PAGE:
Gary Barnard sending big lines down the Contermanskloof gnar, circa 2010.

BN: What does your ideal kind of MTB race entails?

Gary: So my racing has changed a huge amount over the years.  In the early days we used to race everything, XC, DH and Dual slalom but it was obvious from the start for me that DH was my calling.  The precision and intensity of a race run drew me in and the opportunity to lay it all on the line was what I was looking for.  After my DH racing drive subsided I felt the call of the mountains more and more, I wanted to just get out into nature and get to new trails that I could ideally ride blind (never having seen it before). 

Then I spotted this race that a few friends were raging about and I thought it was for me.  A week riding through the Southern French Alps on ancient trade routes and world war foot-paths.  That was Trans-Provence 2012.  That event changed me, I realised that there was this entire community of people like me out there who thrived in the big mountains and that they were all athletes, not in the head-to-toe lycra and protein-shake kind of way but in the level of conditioning earned from years spent riding and hiking to the top of the biggest mountains in their area just to experience the thrill of the most remote trails. I guess since then I have focused on multi-day mountain bike enduro races.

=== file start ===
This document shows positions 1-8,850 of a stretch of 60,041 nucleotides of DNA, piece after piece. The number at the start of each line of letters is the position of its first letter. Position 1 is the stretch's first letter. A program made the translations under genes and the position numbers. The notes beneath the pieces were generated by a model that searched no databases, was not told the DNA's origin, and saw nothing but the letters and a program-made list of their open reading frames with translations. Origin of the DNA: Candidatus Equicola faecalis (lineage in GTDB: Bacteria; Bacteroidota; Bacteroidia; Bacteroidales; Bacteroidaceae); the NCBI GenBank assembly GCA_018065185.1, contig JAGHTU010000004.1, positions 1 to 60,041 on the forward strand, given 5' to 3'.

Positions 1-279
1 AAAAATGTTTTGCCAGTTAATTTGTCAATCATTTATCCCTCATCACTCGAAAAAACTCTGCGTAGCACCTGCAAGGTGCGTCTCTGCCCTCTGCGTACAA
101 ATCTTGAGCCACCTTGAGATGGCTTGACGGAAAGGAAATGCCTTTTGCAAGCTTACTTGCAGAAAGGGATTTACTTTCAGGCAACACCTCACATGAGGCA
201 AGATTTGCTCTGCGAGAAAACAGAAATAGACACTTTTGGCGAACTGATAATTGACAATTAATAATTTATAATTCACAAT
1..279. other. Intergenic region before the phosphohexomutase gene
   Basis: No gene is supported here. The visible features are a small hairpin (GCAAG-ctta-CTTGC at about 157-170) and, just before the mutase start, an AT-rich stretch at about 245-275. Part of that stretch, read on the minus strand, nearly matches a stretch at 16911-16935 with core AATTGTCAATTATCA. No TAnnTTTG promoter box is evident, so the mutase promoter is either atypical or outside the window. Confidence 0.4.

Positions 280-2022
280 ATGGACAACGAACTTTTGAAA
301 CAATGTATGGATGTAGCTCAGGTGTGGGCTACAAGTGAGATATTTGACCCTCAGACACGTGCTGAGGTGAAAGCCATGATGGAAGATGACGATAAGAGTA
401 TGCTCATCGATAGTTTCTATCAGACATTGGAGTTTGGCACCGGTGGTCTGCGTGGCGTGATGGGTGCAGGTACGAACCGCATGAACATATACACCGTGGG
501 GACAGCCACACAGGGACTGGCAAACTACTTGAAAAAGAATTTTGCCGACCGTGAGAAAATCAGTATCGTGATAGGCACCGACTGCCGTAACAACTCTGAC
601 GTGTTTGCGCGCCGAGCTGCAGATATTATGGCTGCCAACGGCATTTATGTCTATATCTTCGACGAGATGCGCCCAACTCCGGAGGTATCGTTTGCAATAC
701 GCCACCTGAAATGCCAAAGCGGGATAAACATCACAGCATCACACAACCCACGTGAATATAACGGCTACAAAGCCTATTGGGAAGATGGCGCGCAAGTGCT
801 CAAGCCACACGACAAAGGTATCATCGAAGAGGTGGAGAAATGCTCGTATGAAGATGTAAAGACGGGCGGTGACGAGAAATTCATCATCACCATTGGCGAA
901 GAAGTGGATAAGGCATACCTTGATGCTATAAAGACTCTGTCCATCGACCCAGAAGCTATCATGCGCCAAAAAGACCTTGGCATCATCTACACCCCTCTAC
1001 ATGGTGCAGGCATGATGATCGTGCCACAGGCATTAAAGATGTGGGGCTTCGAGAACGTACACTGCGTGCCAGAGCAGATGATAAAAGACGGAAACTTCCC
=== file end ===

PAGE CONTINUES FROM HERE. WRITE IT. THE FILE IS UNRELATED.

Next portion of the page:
BN: Cool! What then are the 3 most challenging races you have done and tell us why?

Gary: Trans-Provence 2012, Trans-Provence 2014 and TransBCEnduro 2017.